Autor: Garganta Santiago, Pinto Florencia
JEL: H52, J13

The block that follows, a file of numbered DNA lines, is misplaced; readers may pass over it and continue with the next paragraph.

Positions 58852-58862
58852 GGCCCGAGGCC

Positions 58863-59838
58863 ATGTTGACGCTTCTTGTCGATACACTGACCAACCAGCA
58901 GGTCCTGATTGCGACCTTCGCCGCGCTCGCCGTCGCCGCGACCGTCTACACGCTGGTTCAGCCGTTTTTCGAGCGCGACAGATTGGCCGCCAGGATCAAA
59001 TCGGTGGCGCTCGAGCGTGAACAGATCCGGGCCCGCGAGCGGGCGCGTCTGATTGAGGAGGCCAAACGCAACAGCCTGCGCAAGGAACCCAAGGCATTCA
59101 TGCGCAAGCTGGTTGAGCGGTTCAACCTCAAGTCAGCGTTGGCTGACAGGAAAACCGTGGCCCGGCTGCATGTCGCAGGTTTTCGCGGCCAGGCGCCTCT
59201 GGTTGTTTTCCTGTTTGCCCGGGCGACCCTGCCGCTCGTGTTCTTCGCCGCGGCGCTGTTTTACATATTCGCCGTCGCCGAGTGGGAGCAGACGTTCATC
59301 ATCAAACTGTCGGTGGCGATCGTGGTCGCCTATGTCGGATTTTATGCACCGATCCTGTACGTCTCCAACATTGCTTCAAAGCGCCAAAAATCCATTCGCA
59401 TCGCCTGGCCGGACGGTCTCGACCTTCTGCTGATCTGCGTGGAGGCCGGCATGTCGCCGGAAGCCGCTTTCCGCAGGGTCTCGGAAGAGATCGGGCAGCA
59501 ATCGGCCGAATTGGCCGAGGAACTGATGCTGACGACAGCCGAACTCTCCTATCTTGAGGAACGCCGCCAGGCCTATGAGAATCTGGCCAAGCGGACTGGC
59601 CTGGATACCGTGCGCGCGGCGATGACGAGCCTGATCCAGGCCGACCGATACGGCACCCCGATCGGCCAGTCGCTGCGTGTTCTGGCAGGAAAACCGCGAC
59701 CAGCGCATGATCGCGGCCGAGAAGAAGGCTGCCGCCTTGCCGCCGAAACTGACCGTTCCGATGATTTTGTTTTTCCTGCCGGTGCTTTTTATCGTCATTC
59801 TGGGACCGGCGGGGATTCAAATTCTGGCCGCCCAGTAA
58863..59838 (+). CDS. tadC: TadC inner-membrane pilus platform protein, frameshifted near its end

This paper investigates the potential impact of extended school days to reduce teenage fertility. We study the "Jornada Escolar Extendida" program, which doubled the school-day length from 4 to 8 hours in the Dominican Republic, and exploit the geographic and time variation induced by its gradual implementation. We find evidence that a higher exposure to JEE in the municipality, measured as the percentage of secondary students covered by the program, reduces the incidence of teenage pregnancies, and that the effect is stronger after the program has reached at least half of secondary students in the municipality. The estimates are robust to various specifications and alternative checks. These results suggest that extended school-day policies can have spillover effects regarding teenagers' fertility choices.